A top World Health Organization (WHO) official has hit out after receiving a barrage of "personal attacks" over a statement she made about coronavirus transmission a year ago.
Dr Maria Van Kerkhove was criticised after wrongly saying in 2020 that asymptomatic coronavirus transmission is “rare”.
Speaking out on Thursday, Dr Van Kerkhove said she has had "enough".
The WHO's COVID-19 technical lead, she has been one of the faces of the organisation's response to the pandemic, appearing at its regular press conferences throughout the crisis.
In one briefing on 8 June last year, she said “it still appears to be rare that an asymptomatic individual actually transmits onward”.
About a third of coronavirus cases are thought to be asymptomatic – and this has been one of the major difficulties governments across the world have faced in tackling outbreaks, because people without symptoms do not know they could be spreading the virus.
Dr Van Kerkhove’s comment was widely reported across the world, with Professor Liam Smeeth, a clinical epidemiologist at the London School of Hygiene and Tropical Medicine, expressing "surprise" at the time.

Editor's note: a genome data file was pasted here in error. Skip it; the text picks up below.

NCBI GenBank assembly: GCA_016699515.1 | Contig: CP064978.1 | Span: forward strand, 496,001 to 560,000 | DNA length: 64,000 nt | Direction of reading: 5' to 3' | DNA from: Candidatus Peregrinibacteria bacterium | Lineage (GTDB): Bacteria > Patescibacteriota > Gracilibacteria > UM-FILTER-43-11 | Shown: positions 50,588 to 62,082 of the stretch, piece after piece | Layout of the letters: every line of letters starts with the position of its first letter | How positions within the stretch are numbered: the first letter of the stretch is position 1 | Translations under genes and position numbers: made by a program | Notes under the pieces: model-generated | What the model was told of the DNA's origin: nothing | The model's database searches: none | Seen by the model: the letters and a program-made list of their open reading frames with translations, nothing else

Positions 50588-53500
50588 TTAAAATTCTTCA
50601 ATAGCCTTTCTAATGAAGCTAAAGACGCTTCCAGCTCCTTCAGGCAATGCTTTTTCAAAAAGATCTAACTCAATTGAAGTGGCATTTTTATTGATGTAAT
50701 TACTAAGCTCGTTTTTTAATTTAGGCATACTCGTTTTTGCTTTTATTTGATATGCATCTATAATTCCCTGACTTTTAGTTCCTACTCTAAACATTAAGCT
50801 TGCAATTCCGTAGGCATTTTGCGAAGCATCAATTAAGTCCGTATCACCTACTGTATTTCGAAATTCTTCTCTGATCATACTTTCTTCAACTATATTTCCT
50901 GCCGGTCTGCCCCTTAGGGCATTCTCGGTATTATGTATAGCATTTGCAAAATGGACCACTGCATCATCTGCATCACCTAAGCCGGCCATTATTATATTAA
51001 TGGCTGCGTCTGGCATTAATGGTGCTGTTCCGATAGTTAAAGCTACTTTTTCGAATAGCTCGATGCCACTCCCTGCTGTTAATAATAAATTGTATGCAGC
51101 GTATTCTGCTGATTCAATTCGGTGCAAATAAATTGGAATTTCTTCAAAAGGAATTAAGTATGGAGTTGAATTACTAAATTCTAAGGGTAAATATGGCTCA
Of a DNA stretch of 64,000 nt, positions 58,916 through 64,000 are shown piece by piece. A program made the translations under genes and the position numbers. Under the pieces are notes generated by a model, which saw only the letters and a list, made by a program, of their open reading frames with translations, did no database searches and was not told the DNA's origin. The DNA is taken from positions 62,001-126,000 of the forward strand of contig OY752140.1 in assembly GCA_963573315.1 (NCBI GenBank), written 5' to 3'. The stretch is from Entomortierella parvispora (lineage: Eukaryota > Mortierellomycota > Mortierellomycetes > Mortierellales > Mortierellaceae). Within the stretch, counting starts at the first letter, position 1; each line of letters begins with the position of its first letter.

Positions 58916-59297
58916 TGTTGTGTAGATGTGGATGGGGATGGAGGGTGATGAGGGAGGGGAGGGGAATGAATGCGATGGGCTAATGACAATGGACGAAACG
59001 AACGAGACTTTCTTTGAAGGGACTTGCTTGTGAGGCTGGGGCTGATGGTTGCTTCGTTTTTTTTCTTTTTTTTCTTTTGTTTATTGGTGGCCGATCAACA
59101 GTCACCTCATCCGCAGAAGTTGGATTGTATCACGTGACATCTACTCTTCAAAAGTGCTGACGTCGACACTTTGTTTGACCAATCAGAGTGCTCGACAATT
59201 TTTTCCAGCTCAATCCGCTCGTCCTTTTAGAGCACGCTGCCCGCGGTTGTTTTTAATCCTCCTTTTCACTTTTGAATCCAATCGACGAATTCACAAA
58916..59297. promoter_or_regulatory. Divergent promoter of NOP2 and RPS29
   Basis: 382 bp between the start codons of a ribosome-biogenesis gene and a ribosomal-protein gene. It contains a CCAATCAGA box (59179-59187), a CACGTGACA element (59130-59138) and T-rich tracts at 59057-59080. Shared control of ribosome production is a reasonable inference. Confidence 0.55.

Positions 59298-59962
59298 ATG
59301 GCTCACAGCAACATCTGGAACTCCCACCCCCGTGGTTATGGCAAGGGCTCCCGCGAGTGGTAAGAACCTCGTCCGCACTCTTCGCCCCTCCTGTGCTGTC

Dr Van Kerkhove then backtracked the following day, saying her comment was based on "two or three studies".
Ten months on, however, she said she continues to receive “personal attacks” on social media. On Thursday, she wrote on Twitter:
“Enough with personal attacks. I can take a lot, but it’s enough.
“I am a scientist. In my work, we work with 1000s, we follow the whole of science. We update regularly.
“Stop retweeting 1 old tweet, 1 answer from >1yr ago. Listen to my statements, read our updated guidance.”
Dr Van Kerkhove is not the only high-profile figure to have made mistakes in the discussion surrounding asymptomatic transmission.
Watch: Boris Johnson on regrets over asymptomatic COVID transmission 'false assumption'
In the UK, Boris Johnson has previously admitted his government under-estimated the potential for asymptomatic transmission of the virus at the beginning of the outbreak in spring last year.
He said at a Downing Street press conference last month: "The single biggest false assumption that we made was about the potential for asymptomatic transmission and that did govern a lot of policy in the early days, or that misunderstanding about the reality of asymptomatic transmission certainly led to real problems that we then had to work very, very hard to make up ground.”
Earlier this month, the government began offering free rapid coronavirus tests, which can be done at home, to everyone in England. A key reason for this is to identify cases without symptoms.
Health secretary Matt Hancock said of the scheme's launch: "Around one in three people who have COVID-19 show no symptoms, and as we reopen society and resume parts of life we have all dearly missed, regular rapid testing is going to be fundamental in helping us quickly spot positive cases and squash any outbreaks."
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